Fresh off last week’s bitter battle over gun control legislation, the U.S. Senate is slated to delve into another divisive issue: legislation to tax Internet sales.

Senate Majority Leader Harry Reid, D-Nev., is expected to begin debate on the Marketplace Fairness Act as early as Monday with a possible vote on the measure by the end of the week.

The bill would allow states to require online retailers of a certain size to collect sales tax, even when the seller is from a different state. States now lose about $11 billion in tax revenue because online sales are not taxed, according to a 2011 report by Fitch Ratings.

Under current law, online retailers must collect taxes only in states where they have a physical presence. The legislation would compel those retailers to collect in all states, with an exception for retailers with annual sales of less than $1 million.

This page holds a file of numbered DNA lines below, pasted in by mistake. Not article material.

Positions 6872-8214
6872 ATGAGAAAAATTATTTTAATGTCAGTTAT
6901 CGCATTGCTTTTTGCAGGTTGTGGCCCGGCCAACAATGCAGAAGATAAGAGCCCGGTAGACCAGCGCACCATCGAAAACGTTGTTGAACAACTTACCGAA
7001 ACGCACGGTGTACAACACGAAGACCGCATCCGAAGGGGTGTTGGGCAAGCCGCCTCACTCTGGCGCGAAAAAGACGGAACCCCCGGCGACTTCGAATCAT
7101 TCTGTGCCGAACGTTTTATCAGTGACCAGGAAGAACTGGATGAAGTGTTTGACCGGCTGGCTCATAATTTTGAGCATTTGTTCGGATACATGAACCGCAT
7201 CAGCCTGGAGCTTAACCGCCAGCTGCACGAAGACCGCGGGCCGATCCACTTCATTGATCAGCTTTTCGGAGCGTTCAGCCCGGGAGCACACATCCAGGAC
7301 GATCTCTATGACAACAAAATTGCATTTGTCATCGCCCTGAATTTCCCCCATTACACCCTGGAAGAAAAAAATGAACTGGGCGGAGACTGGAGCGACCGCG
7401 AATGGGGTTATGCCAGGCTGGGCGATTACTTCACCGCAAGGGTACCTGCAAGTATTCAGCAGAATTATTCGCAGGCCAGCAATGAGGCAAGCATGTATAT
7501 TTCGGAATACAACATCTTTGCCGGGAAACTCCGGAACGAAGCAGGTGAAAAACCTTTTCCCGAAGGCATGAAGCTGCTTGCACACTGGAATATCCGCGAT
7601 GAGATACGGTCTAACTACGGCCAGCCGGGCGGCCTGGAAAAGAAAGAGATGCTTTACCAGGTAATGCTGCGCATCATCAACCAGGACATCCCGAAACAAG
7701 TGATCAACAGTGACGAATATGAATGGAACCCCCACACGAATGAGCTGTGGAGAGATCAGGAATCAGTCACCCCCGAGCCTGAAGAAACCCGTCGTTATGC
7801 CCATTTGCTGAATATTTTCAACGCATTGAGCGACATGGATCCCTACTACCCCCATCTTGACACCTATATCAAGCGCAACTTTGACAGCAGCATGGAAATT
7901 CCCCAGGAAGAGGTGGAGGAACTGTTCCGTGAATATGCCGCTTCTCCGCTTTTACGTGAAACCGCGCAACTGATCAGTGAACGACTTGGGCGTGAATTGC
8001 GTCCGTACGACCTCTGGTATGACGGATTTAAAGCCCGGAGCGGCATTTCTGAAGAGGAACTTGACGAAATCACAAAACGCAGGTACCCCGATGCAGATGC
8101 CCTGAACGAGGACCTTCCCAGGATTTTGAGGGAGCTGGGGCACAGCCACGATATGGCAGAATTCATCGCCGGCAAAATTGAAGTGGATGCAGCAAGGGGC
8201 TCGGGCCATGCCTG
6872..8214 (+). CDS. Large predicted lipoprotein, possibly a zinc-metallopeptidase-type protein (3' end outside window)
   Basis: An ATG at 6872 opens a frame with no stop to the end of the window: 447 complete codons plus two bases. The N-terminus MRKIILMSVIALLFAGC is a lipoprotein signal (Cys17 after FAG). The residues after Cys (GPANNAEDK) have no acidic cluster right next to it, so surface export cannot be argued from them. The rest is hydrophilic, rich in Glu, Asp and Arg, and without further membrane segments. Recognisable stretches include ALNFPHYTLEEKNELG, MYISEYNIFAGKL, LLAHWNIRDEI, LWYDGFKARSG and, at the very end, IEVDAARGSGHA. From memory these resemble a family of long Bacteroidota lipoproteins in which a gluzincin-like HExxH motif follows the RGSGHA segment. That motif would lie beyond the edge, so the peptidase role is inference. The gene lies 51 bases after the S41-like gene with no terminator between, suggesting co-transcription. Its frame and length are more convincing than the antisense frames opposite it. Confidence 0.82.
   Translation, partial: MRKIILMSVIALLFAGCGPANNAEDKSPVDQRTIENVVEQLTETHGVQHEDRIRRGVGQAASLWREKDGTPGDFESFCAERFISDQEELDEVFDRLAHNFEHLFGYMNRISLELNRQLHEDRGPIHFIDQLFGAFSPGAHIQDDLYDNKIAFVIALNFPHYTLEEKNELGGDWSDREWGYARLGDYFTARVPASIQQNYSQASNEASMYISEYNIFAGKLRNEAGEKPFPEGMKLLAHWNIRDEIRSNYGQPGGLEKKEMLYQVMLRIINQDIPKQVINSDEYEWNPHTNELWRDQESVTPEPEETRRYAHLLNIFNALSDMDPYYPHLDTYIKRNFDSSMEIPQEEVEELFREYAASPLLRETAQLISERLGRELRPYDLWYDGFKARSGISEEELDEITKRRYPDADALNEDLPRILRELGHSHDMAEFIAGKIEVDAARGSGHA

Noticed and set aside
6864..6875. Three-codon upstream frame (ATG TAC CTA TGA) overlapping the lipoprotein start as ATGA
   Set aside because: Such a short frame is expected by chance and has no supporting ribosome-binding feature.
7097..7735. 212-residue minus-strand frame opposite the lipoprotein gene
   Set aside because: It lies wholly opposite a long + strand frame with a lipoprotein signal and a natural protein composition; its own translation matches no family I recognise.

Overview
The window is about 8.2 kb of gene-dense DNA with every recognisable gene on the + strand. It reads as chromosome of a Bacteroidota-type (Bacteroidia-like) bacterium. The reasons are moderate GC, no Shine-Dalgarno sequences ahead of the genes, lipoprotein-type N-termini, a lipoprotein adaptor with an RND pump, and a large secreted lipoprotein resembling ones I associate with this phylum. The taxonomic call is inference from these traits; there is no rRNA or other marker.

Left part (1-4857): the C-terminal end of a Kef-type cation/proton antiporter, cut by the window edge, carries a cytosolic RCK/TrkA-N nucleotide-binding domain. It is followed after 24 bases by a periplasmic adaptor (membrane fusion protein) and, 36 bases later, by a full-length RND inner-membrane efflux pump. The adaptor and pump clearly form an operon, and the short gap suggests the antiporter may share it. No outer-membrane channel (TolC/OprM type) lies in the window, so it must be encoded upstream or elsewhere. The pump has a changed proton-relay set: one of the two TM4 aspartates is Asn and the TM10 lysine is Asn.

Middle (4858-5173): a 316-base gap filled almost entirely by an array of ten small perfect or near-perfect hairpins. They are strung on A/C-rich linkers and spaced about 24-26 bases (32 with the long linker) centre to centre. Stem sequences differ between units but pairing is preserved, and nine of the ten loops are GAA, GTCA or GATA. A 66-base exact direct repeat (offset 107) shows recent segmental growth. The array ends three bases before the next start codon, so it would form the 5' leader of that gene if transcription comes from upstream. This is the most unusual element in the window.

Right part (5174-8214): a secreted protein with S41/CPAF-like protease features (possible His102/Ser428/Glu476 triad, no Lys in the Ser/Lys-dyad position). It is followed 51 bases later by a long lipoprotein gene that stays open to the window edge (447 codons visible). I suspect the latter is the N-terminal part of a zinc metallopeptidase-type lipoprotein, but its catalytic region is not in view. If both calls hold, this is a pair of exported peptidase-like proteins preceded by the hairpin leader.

Support for the legislation crosses party lines but so does the opposition in the Senate.

The bill’s main proponent, Sen. Dick Durbin, D-Ill., told The Washington Examiner that an online sales tax would bring relief to brick-and-mortar stores that have a hard time competing with online entities that can sell goods at a lower price because they don’t have to charge a sales tax.

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